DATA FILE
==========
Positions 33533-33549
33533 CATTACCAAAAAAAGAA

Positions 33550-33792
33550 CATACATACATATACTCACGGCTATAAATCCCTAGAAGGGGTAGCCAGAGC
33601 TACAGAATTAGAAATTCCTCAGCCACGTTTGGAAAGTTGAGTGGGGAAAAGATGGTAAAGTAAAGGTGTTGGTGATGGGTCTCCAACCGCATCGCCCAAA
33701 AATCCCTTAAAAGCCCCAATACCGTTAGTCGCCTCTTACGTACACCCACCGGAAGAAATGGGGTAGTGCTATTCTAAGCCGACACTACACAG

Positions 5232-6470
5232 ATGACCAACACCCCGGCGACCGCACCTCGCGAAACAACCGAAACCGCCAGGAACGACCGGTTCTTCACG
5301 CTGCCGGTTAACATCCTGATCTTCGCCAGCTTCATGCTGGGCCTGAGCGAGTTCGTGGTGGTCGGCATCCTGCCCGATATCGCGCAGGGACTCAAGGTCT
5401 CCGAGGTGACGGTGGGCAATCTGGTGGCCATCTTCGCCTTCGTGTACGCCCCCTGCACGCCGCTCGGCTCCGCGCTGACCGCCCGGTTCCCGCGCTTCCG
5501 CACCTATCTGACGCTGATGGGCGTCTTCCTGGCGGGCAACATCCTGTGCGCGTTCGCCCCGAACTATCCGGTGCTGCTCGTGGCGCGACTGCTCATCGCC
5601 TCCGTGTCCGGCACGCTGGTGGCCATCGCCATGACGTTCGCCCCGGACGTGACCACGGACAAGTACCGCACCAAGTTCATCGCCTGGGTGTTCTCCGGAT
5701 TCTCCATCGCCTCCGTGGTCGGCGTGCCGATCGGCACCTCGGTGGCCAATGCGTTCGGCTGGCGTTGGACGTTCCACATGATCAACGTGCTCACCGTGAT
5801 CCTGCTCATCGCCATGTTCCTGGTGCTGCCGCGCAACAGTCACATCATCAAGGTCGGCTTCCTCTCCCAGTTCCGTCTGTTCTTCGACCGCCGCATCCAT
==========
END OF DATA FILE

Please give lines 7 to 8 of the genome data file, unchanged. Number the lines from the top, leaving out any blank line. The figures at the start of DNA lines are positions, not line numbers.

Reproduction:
Positions 5232-6470
5232 ATGACCAACACCCCGGCGACCGCACCTCGCGAAACAACCGAAACCGCCAGGAACGACCGGTTCTTCACG